When she showed Nate this, he was unconvinced but was determined to find him, either to rescue him or confront him, telling her that he'll just confront him anyway. Heading north, he and Elena rode another jet ski to the monastery, where they fought through hordes of Navarro's mercenaries. Once they found Sully, he explained that the diary Nate had given him protected him from the bullet and that he convinced Roman to let him help them find the treasure, only so he could feed them useless information to buy himself time.
The three of them found a series of maze-like tunnels below the monastery. Searching these tunnels, Nate overheard an argument between Roman, Navarro, and Eddy, which revealed that Roman hired Eddy to capture Nate and keep the island secure, with the reward being a share of El Dorado. After Nate's escape, Roman doubted Eddy's ability to do his job further and ignored his superstitious claim that something cursed on the island was killing off his men, leading him to dismiss him and his crew.
Nate and Elena found a passage leading to a large treasure vault, in which they find the body of Francis Drake, assuming that he died on the island searching for the treasure. Before continuing on, they once again encountered Eddy and his crew, who were running for their lives, being chased by mutated humans possessing incredible speed and strength. The creatures happened to be the Spanish "descendants". Despite their ongoing grudge, the two teamed up to take the creatures down, after one dragged one of Eddy's men (Prakoso) down the pit.
Soon afterwards, Eddy was also killed when one dragged him into a pit, leaving Nate alone to fight for himself. Nate and Elena escaped and found themselves in an abandoned German bunker. Nate ventured out into the base to restore its power. Along the way, he took a look at a projector and discovered that the Germans had sought the statue during World War II, but like the Spaniards before them, learned that the statue was cursed, as it caused them to become mutants. Sir Francis, knowing of the statue's power, was actually trying to keep it on the island, by destroying the ships and flooding the city, before he was also killed by the mutants.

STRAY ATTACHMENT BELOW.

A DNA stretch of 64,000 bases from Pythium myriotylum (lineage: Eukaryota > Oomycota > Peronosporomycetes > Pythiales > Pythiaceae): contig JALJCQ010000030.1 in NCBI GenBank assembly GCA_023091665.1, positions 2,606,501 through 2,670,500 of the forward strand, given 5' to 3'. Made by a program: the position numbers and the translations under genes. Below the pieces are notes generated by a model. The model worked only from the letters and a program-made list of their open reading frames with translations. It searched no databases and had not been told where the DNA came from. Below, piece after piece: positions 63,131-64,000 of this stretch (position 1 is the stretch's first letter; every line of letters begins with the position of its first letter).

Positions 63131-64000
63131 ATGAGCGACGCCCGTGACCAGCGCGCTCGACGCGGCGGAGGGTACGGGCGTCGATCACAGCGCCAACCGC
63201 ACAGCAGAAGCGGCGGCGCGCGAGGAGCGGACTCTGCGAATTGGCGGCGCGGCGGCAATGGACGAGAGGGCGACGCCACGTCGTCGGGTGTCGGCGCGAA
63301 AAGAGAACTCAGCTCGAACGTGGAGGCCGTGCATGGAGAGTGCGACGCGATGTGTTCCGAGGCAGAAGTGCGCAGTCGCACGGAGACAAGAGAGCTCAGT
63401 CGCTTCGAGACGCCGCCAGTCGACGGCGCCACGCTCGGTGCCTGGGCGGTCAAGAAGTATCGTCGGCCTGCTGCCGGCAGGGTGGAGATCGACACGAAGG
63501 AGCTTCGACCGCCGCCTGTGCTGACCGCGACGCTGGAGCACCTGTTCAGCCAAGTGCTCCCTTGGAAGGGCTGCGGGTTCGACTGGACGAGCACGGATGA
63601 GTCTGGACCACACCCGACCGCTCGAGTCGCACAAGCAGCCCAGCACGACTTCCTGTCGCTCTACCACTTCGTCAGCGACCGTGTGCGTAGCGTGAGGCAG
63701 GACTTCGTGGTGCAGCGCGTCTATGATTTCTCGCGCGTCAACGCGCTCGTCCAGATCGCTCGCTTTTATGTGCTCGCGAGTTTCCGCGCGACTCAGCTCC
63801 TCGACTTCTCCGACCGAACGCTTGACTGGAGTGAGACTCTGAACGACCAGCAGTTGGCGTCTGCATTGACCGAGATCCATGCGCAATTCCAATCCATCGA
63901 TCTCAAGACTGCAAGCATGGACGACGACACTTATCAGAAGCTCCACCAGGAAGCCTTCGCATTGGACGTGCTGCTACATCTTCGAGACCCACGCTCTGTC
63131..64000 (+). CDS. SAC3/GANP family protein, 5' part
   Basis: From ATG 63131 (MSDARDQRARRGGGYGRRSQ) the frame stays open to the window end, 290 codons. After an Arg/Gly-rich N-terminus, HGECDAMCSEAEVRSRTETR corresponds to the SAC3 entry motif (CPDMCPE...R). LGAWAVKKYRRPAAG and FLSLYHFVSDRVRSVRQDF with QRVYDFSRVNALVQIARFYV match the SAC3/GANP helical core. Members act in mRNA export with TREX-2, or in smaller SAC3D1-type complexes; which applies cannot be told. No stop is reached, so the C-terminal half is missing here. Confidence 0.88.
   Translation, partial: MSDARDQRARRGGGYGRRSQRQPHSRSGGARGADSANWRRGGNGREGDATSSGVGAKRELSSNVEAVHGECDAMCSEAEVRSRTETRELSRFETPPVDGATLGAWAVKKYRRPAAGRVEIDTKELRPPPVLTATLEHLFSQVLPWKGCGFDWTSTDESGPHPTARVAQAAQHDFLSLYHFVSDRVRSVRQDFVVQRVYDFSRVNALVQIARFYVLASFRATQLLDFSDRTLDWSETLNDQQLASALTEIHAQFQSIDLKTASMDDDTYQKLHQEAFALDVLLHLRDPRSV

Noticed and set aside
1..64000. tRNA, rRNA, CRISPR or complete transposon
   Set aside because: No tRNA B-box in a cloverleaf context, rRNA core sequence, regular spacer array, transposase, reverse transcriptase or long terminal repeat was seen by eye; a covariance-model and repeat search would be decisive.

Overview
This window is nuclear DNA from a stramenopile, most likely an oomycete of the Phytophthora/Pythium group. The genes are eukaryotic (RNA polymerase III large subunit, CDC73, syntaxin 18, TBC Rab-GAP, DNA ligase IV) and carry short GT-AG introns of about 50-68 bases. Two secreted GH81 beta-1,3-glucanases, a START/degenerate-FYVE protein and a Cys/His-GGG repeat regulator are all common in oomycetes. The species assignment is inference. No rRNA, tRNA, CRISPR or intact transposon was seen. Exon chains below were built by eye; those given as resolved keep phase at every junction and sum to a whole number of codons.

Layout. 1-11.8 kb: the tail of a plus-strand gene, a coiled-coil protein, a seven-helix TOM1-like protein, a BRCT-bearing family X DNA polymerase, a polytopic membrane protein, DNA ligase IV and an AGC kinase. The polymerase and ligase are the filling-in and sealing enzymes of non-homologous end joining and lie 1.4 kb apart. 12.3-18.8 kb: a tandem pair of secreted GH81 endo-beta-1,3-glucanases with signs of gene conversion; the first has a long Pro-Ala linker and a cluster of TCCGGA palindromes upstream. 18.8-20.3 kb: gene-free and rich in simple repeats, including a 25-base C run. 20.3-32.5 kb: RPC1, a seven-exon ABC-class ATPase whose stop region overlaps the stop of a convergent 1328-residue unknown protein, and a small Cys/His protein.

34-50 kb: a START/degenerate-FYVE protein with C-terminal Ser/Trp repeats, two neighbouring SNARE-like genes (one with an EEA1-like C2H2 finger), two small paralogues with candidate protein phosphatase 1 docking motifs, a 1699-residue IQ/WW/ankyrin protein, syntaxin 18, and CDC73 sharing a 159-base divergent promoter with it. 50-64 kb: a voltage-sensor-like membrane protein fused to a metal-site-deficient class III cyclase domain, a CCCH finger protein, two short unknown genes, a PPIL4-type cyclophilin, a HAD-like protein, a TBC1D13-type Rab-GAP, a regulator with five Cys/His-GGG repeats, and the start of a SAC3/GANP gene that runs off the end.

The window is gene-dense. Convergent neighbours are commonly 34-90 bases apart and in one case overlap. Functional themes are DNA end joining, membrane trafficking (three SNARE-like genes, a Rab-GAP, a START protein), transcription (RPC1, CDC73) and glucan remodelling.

Nate ventured his way back to Elena but found her captured by Roman and Navarro. He reunited with Sully outside of the monastery and informed him about the curse and Elena's capture. Under the monastery, Nate and Sully were held at gunpoint and found that Roman had secured the statue. Navarro urged Roman to open the casket, which held the mummy of El Dorado inside. Roman inhaled the dust from the rotting corpse and began to mutate, leading Navarro to shoot Roman in the head, thus revealing his betrayal of Roman and his plan to steal the statue and sell the mutagen as a biological weapon. The statue was lifted out by a helicopter as the mercenaries were attacked by the descendants.
While Sully stayed behind to fend off the mercenaries and descendants, Nate jumped onto the net the statue was suspended in and was carried to a tanker ship nearby. They crash-landed onto a large freighter after Elena kicked a mercenary out of the helicopter, whose rifle discharged into the pilot's head. Nate fought his way to the deck, killing numerous mercenaries. On the deck, Navarro and Nate fought fist to fist until Nate knocked Navarro unconscious. As Nate pulled an injured Elena from the helicopter, Navarro regained consciousness and raised his gun. Nate acted quickly by pushing the helicopter off the ship, with the rope connecting the helicopter to the statue becoming tangled around Navarro's leg, causing him and the statue to plunge into the depths of the ocean.
Elena returned Francis Drake's ring that Nate had previously left at Drake's corpse. She and Nate leaned in to kiss, shortly before being interrupted by Sully on a small speedboat, having escaped the island and killed several pirates, taking several boxes of treasure from them. On the boat ride, Elena reminded Nate that because she lost her camera, he still owed her a story. As the boat sailed off towards the sun, Nate assured her he was good for it.
After the development of Jak 3, Naughty Dog assembled their most technically-talented staff members and began development of Drake's Fortune under the codename Big. It was in full production for about two years, with a small team of engineers working on the game for about a year beforehand. The company decided to create a brand new IP rather than opt to develop a PlayStation 3 Jak and Daxter game; they wanted to create a franchise suitable for the new hardware, in order to develop such ideas as realistic human characters instead of stylized ones owing to limitations of previous hardware, as well as create something "fresh and interesting", although termed as 'stylized realism'. Inspiration was drawn from various sources in the action and adventure genres: pulp magazines, movie serials, and more contemporary titles like Indiana Jones and National Treasure. The team felt the sources shared themes of mystery and "what-if scenarios" that romanticized adventure and aimed to include those in Uncharted.